Google Analytics for schools - how to use 3 popular tools

Ian Richardson

Ian is Product Director at Schudio who specialise in developing unified online technology to help schools and colleges communicate and engage their community effectively, and who are currently working with over 200 schools in the UK. He spends a lot of time working with school leaders to establish products and strategy which dramatically improve the way schools communicate with the outside world.

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In our first article on Google Analytics we looked at the basics of analytics; how do users find your web site, what pages are your users looking at and how do they interact with that content.

The next natural step is to look at the data in a little more detail and use some of the slightly more advanced features to influence the structure of your site and its content and ultimately the users of your site.

We’re going to use the example of a large independent Sixth Form and see how certain changes are influencing the habits of users. The principles apply to any school or college, whatever the size.

In-Page Analytics

Start Here: Content >> In-Page Analytics

What a brilliant piece of kit this is - when you open this option you’ll see a version of your site appear as part of the browser window. If you’ve got this set up correctly, you’ll see a percentage (%) value next to every link on that page. Hover over the link and you’ll get a little bit more information including the number of links and how many times this link appears on the page.

This is a quick way to get a snapshot of how people are interacting with your school or college website. If you study this data you’ll learn a lot about your users; don't assume you already know exactly what they’re looking for. (You can find this data in other parts of GA but this is the most visual and easy to use).

Primarily, users of our example website are looking for courses that are available at the 6th Form in question. This is backed up by a significant 9.7% of all users visiting the courses section on the site. The nearest rival is the new prospectus at 5.3%, which is also potential students.

The 6th Form wants more users to access the latest news and events to try to drive more people to apply. The idea behind this is that if potential students can see the exciting things that are going on at the college, they are more likely to be interested and apply.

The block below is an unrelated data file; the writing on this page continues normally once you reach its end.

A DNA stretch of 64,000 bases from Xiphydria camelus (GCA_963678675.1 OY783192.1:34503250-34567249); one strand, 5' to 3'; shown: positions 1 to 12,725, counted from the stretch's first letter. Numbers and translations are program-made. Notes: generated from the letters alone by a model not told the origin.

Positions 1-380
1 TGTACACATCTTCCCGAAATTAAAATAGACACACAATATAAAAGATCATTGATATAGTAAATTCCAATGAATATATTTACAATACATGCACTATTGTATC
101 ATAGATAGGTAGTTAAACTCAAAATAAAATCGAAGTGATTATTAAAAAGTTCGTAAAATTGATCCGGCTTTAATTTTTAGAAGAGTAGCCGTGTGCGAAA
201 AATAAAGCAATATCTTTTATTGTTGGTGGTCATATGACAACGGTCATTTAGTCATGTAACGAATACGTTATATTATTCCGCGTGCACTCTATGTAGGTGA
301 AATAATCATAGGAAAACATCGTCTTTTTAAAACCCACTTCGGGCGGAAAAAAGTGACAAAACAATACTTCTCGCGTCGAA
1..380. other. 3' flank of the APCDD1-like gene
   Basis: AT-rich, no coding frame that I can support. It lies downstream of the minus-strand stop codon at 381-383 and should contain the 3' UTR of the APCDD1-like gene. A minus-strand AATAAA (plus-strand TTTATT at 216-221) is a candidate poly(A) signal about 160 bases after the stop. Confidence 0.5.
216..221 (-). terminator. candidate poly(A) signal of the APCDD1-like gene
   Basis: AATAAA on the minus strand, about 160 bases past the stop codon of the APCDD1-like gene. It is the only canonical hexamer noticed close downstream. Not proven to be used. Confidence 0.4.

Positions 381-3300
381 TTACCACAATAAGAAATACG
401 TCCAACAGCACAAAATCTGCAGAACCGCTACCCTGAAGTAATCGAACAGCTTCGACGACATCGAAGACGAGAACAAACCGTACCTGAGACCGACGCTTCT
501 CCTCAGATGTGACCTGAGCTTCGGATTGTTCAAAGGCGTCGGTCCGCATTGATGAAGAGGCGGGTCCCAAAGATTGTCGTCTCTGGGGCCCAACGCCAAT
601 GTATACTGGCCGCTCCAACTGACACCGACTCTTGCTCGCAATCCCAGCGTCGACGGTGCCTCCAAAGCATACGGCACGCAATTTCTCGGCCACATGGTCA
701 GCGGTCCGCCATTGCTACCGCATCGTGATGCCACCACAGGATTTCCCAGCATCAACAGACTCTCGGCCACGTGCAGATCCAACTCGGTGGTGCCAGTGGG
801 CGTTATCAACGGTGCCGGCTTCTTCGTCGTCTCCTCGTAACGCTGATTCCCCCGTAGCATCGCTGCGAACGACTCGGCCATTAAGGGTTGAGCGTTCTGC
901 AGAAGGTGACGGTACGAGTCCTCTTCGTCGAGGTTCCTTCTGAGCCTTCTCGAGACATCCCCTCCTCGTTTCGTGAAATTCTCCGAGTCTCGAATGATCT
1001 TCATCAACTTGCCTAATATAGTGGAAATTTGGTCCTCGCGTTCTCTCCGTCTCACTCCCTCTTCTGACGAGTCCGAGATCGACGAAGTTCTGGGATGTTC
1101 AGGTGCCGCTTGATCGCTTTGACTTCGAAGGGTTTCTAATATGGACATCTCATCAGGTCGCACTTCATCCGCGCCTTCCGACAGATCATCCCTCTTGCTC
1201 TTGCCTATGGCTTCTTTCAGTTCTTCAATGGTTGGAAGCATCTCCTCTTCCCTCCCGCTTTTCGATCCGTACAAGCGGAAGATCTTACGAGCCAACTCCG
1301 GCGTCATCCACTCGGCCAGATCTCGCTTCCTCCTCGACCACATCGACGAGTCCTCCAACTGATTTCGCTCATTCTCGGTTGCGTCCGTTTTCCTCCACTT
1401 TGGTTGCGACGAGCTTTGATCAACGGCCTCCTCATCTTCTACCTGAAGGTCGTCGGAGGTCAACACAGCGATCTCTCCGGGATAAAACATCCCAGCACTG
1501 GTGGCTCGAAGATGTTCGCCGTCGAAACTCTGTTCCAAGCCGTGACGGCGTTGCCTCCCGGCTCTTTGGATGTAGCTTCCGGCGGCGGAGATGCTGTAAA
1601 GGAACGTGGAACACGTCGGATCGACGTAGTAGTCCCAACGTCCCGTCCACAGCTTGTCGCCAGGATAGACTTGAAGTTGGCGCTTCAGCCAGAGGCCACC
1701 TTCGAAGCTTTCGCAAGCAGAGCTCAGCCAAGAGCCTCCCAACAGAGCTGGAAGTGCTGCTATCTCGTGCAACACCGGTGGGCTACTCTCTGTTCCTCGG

To achieve this the number of users visiting news and events are tracked for a key period. Then the site is updated to make the news and events easier to access for these particular visitors. In addition, every individual course page can be designed to display news that is relevant to that course.

All of a sudden the web site is effectively personalising content for that visitor.

The result? A significant uplift in the number of visitors accessing the news content and, more importantly, they’re reading news which is relevant to them. This in turn has shown an increase in not only the number of online applications, but also improvements in streamlining the path to application on their site.

What now? Figure out what you want to achieve through your web site. By setting the goal first you can look at the data available to see where you can make influential changes. In this example, the goal of the school was to get more applications, so we analysed the behaviour of a particular user group - potential applicants - on the relevant page to inform our decisions on updating it to meet their needs.

Behaviour Flow

Start Here: Content >> Behaviour Flow

We’d be remiss if we didn’t point out that there are other pieces of information that can influence how you might decide to re-evaluate your site structure and content. One of these is looking at the behaviour flow of users through your website. This is primarily used to see how many people are being engaged by your content.

The different sections that you see are called nodes. These are points through which your traffic flows. Connections link nodes (a piece of content on your site) to another.

What we’re most interested in here is if there are paths that more of your users follow than others. If so, are these the paths you want your users to be following?

If you can see that certain paths through your site aren’t attracting as great a percentage of users as you’d like, you may want to rethink how you provide access to this content; an improved position in the site navigation perhaps.

For example, the Sixth Form wanted more users to access the latest news as the report showed that click-throughs were lacklustre. However, in this case, simply moving the link to News in the menu structure wasn’t enough, we needed to be more intelligent about how we wanted to achieve this goal.

By looking at the Behaviour Flow of our users alongside In-Page Analytics, we have provided an effective solution.

How can you apply this to your school or college? What are the key goals for your web site? It could be a small change is all you need, or it could be that you need to re-evaluate your entire website.

A little aside: Devices

This is a brilliant little piece of information which most certainly deserves a mention.

Start Here: Audience >> Mobile >> Overview

You need to know how people are accessing your website because you’ll be amazed at the number of users that are visiting you from a device that is not a laptop or PC. In the example of the Sixth Form, nearly 50% of all users accessed the site from a mobile device or a tablet.

Have a look at your website on both kinds of devices and ask yourself; does my site look good on a mobile device? Can I even use my site on a mobile device? If not, you may want to make improvements to the layout or have a separate automatically-adjusting mobile website that is easier to navigate on smaller screens.

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